Nasuni has scored $60 million in a ninth round of funding with software development, more international expansion, and potential strategic acquisitions in mind.
The company was started in 2008 as a sync’n’share, collaboration, and file services gateway supplier and has grown into a cloud-based file services platform provider supporting AWS, Azure, and GCP. Responsiveness to users is helped by its use of edge caching devices. CEO Paul Flanagan told us in February: “The new customer growth rate was 82 per cent in 2021 and the year ended with around 600 enterprise customers.”
In the funding announcement, he said: “Nasuni pioneered the cloud-based file data services category almost a decade ago and has led the way in defining the architecture, business model, and user experience. This investment and our continued, rapid growth are validation of our vision.”
Nasuni pointed out that IDC predicts cloud file services adoption will reach a five-year compound annual growth rate (CAGR) of 40 per cent and be a $14 billion market by 2025. The growth rate for file data is higher than both the block and object storage markets.
The latest cash injection came from new investor Sixth Street Growth, which has bagged itself a Nasuni board seat. Nasuni’s total funding to date stands at $169 million, it said today, and the company has $100 million in cash on its balance sheet. The business did not reveal estimates of its latest valuation but claimed it is 250 per cent higher than 18 months ago, meaning it’s possibly a unicorn with a greater than $1 billion valuation.
Nasuni says that data growth is exponential, and traditional data storage and protection based on hardware is no longer scalable, secure or cost-effective. Businesses need a new approach which can be deployed from anywhere, have unlimited scale, protect data across the enterprise, and deliver it securely as a cloud service. Only solutions built natively in the cloud will be able to successfully deliver on all of this.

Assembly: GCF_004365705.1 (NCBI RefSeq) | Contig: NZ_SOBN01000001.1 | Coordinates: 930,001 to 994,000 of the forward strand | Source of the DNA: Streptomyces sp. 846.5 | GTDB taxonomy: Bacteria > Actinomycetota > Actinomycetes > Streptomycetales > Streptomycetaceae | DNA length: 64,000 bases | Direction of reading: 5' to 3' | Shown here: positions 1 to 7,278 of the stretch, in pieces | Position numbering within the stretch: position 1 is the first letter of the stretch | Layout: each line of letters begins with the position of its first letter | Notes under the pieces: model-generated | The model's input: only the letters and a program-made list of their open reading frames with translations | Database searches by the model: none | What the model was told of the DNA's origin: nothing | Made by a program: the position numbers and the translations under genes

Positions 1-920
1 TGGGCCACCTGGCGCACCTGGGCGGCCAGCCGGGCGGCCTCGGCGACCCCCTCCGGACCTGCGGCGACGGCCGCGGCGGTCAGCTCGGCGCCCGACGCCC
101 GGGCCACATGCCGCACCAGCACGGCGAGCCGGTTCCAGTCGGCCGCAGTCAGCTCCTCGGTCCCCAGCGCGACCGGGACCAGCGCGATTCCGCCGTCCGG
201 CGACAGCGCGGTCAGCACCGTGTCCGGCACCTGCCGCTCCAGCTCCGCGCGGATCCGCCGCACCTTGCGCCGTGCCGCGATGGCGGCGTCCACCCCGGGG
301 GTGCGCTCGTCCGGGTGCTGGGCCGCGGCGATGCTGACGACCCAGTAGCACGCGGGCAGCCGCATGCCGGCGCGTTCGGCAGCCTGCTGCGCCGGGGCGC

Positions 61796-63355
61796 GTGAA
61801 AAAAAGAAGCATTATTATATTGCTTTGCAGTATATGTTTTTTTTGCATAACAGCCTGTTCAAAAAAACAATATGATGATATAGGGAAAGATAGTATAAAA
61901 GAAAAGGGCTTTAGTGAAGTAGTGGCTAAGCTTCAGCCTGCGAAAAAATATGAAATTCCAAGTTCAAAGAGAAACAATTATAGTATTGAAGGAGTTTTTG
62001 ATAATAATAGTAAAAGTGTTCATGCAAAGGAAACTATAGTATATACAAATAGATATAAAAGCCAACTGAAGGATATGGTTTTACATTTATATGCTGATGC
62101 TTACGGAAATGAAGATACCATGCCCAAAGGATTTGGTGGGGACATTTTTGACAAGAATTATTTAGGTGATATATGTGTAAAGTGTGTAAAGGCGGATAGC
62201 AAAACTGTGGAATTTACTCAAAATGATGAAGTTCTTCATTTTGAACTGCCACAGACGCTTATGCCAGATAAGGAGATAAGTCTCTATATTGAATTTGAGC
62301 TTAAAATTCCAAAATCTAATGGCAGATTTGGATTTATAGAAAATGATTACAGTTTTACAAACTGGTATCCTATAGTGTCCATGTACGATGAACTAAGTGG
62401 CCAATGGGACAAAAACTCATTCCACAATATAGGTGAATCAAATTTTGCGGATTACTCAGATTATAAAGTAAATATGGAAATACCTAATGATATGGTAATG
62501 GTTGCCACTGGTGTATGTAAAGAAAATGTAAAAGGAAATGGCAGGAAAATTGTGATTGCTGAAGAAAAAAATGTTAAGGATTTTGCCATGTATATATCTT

Marketing war looms
The message here is that on-premises filers are yesterday’s tech. We see on-premises filers moving into the cloud too. NetApp’s Data Fabric means its file services are available in AWS, Azure, and GCP. Qumulo supports them as well. The on-premises filer suppliers have the equivalent of Nasuni’s edge caching devices – their existing filer boxes – but they don’t have Nasuni’s cloud center base.
Nasuni File Data Services system can be viewed as a monstrous filer in the cloud which talks to edge devices in customers’ datacenters. Many rivals are focused on premises with each customer’s datacenter being the center of its filesystem universe, and the cloud instantiations viewable as quasi-satellite locations.
An on-premises system may be multiple petabytes in size and support thousands of users, while Nasuni’s cloud-focused platform could be approaching exabytes in size and have the scale to service millions of users. This, we think, is what Nasuni is hinting at when it claims only systems built natively in the cloud will be able to successfully deliver file services at scale.
There is a marketing war looming between the on-premises filer suppliers and the cloud-centric file services group. Nasuni firmly believes this is approaching and needs the cash to build up its operation and withstand an onslaught from competitors as they switch – as Nasuni thinks they must – to a cloud-centric product strategy.